Twice this year Google has attempted to buy a leg up in the local commerce arena and twice they have failed. Last January they made a run at Yelp and last week the target was Groupon. Google, it would seem, is convinced that the small business local market is the next source of growth for them and they really haven’t come up with an effective way to get a piece of the local ad business. They do have some assets that could be useful in the local commerce battle, specifically maps and places but certainly those assets aren’t enough to get the big gun engaged, the Google ad platform. Anyway, the point is that Google once again validated that local is one of the important trends in the new world of commerce that is rapidly gaining momentum and I’d say validated in a “big” way considering the almost $6B offer Google made for Groupon, a company with somewhere between $500M – $2B in revenue (depending on who’s report you believe).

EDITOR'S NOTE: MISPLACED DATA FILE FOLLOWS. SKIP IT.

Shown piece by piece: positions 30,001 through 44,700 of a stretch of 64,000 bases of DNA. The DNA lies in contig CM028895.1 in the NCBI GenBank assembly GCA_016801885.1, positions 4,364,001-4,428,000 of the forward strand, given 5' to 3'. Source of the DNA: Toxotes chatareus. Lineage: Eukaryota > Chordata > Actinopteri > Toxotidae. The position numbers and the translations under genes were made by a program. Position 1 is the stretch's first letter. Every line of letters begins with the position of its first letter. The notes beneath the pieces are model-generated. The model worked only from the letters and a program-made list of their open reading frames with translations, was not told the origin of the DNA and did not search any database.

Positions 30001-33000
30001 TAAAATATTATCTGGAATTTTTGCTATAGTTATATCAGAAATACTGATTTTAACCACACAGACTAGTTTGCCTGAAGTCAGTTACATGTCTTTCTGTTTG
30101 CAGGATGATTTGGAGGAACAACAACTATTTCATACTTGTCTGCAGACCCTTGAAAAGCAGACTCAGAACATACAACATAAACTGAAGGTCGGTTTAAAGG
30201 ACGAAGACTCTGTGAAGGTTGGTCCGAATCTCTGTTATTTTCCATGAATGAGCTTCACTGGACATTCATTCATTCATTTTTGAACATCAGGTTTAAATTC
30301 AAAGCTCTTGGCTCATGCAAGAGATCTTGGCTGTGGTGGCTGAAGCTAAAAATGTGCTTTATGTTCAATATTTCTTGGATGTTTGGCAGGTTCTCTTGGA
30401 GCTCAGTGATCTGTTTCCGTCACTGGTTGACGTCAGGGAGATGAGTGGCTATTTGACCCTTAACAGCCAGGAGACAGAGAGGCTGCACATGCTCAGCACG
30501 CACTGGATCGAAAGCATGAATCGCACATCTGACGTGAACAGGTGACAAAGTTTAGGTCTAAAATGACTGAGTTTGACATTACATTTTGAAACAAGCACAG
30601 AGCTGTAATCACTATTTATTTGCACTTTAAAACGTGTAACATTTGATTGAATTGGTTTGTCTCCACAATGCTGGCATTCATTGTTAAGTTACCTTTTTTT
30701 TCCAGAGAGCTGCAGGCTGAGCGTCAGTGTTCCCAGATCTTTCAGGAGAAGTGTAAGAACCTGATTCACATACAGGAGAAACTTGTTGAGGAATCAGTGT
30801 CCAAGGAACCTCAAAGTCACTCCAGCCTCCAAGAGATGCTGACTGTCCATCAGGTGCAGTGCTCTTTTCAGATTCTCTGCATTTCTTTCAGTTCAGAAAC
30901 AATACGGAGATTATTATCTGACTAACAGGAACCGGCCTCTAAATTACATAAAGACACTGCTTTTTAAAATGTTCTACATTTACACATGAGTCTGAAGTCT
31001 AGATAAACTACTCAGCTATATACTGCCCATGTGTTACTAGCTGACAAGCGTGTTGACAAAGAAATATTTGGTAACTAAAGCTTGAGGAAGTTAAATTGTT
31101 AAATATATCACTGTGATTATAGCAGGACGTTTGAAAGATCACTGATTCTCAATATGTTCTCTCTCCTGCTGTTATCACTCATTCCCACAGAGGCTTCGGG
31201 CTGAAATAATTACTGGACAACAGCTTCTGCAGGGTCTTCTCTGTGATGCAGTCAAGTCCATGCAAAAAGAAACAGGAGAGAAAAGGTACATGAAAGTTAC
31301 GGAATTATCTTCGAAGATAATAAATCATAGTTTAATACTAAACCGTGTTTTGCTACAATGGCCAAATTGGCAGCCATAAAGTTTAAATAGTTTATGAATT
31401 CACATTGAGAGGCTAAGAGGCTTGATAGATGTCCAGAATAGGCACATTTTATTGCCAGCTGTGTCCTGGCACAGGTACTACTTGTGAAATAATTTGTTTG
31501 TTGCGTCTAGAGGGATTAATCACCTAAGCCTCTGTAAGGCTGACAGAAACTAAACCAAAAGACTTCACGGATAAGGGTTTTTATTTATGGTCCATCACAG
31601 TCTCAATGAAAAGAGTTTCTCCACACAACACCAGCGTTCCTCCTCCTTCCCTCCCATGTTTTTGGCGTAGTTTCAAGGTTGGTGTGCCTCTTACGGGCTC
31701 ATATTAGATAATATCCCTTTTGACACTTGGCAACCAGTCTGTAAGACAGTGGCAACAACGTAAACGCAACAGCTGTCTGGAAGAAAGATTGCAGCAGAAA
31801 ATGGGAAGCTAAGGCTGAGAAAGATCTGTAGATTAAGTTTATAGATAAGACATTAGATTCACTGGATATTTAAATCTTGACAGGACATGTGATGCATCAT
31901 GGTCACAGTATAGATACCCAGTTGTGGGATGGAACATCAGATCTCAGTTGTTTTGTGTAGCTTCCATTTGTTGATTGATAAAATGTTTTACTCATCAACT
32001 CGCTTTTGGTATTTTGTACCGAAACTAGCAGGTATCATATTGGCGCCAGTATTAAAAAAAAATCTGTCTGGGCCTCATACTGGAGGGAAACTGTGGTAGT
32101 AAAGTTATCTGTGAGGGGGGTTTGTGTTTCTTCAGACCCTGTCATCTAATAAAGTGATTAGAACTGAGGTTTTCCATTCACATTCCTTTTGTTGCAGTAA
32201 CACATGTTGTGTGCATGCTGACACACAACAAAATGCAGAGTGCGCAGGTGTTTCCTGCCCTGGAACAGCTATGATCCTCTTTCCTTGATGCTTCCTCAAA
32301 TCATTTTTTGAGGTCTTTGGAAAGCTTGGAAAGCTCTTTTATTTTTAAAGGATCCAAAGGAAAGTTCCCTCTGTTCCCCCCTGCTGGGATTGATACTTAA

I started talking about the new world of commerce in this post a few weeks ago and it’s getting clearer to me just what trends are coming into play to create a new approach to commerce. The first trend is the move to a hyper-local approach to business as evidenced by Google’s attempts to get engaged somehow in the local ad business. Here are what I believe are the key technology and behavioral shifts that are driving “new” commerce:
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